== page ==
What’s It Like to Be Young, Queer, and the Mayor?

What’s It Like to Be Young, Queer, and the Mayor?

What’s It Like to Be Young, Queer, and the Mayor?

Over tea, Samantha Paradis discusses the challenges of running a small town in rural Maine.


The night before my interview with the mayor of Belfast, Maine, I had dinner with some family friends: a middle-aged lesbian couple who live about 60 miles away in the tourist hub of Bar Harbor. I told them that in 2017 the town had elected a 26-year-old queer woman named Samantha Paradis, and they nodded knowingly.

“Oh, Belfast,” one of them sighed. It had always been progressive, she explained, and then she told me about a famous lesbian commune there in the 1970s. “You know, every few months one of them would go down to New York or Provincetown and come back with a new woman, and that’s how the community grew.”

It seemed apocryphal, but when I repeated it to Paradis the next morning, she was unsurprised.

“Oh yeah,” she said. “A lot of women are still here. They have a game night once a month.”

Later, she mentioned that there was a lesbian-owned bakery in town, Moonbat (the name, she explained, was an old moniker for Belfast, in honor of its historically left—i.e., batty—politics).

“There’s a queer bakery…and we didn’t meet there?” I asked. Paradis and I are both queer, and I had expressed hope in my e-mails to her that we might meet at a queer-owned business for our interview.

She laughed.

“Well, we’d less be able to have a private conversation. There are like three tables.”

Instead of Moonbat, we were at Bell the Cat: a bright if generic-looking café with abundant seating, decent coffee, and full breakfast and lunch menus. (The business is also black-owned, notable in 98 percent white Belfast.) Paradis and I were tucked into a booth, where she worked on a gargantuan mug of herbal tea (she drinks neither caffeine nor alcohol), while I consumed a similarly giant cup of black coffee.

When I’d first walked into the coffee shop, I’d found Paradis deep in conversation with three middle-aged women: her colleagues on the night shift at Waldo County General Hospital, where she works as a staff nurse. Her annual salary as mayor is only $2,500—not nearly enough to live on. Now, sitting down, we found ourselves visited by a steady stream of café-goers, mostly elderly, who wanted to wish the mayor a good morning. With a median age of 44, Maine is among the oldest states in the nation, and at Bell the Cat, it seemed like it.

The entire scene was charming—so charming, in fact, that I might’ve wondered if Paradis had orchestrated the whole thing. But Paradis, who grew up speaking French in an 1,000-person town in northern Maine, does not come across as a slick political figure. She is earnestly self-assured, warm, and direct. Those qualities, plus the fact that she knocked on 2,500 doors during her 2017 mayoral campaign, make it easy to understand how a then–26-year-old with no political experience unseated a four-term incumbent almost three times her age. (As we talked, I did the math in my head; given Belfast’s population of 6,700, Paradis may well have visited the majority of homes in the town.)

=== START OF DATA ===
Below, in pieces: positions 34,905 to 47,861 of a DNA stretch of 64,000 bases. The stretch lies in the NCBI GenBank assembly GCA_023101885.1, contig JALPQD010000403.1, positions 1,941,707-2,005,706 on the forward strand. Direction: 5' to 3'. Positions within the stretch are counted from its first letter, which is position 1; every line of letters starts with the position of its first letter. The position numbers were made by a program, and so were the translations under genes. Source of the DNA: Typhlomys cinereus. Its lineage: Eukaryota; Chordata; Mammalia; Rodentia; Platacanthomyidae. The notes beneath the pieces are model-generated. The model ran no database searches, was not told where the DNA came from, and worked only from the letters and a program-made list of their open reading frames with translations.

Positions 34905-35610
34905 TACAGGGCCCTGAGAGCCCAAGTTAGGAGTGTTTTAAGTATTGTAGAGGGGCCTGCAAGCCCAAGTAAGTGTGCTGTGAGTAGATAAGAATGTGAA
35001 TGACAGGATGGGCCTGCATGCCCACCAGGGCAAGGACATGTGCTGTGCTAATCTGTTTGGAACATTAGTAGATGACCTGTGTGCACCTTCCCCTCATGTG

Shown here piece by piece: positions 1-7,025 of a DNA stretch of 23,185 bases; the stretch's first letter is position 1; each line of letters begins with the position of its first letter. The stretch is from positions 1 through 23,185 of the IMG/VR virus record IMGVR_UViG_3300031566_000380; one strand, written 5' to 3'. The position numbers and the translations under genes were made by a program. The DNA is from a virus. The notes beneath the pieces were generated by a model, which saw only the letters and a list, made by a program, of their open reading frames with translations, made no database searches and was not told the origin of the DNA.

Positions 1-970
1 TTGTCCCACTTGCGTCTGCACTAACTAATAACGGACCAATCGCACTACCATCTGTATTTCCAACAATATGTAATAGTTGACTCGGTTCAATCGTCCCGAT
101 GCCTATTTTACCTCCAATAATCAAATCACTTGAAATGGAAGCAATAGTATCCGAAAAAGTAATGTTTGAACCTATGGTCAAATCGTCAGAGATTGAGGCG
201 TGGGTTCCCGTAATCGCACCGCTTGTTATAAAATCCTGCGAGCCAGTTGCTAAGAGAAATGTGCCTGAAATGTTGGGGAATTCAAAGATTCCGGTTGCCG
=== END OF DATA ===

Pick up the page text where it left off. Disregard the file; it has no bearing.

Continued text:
Paradis has been busy since she was sworn into office in late 2017. Climate change is her priority, and she chairs the city’s climate-change committee, where they’re studying the effects of sea-level rise on Belfast, which sits at the mouth of the Passagassawakeag River estuary. In January, the city turned on its third solar array. With that addition, Belfast is now generating almost 90 percent of its municipal energy through solar. They’ve also banned plastic bags and polystyrene foam (commonly known by its brand name, Styrofoam), and installed a free electric-vehicle charger downtown, with more on the way.

Paradis is also working on addressing the city’s affordable-housing crisis. “The average income is around $40,000,” she said. “The average cost of a home is around $230,000. So 70 percent of our residents can’t afford to buy homes. And the rental market is really tight, so to find a place to live is really challenging.”

That’s a problem—both for long-time residents who are fighting to stay in their homes and for the young people whom Maine is struggling to retain.

“We’ve had a lot of positive movement in changing our zoning to allow for higher-density development and accessory dwellings,” she said. “There’s a lot more work to do, and that’s something I’d want to focus on in a second term.”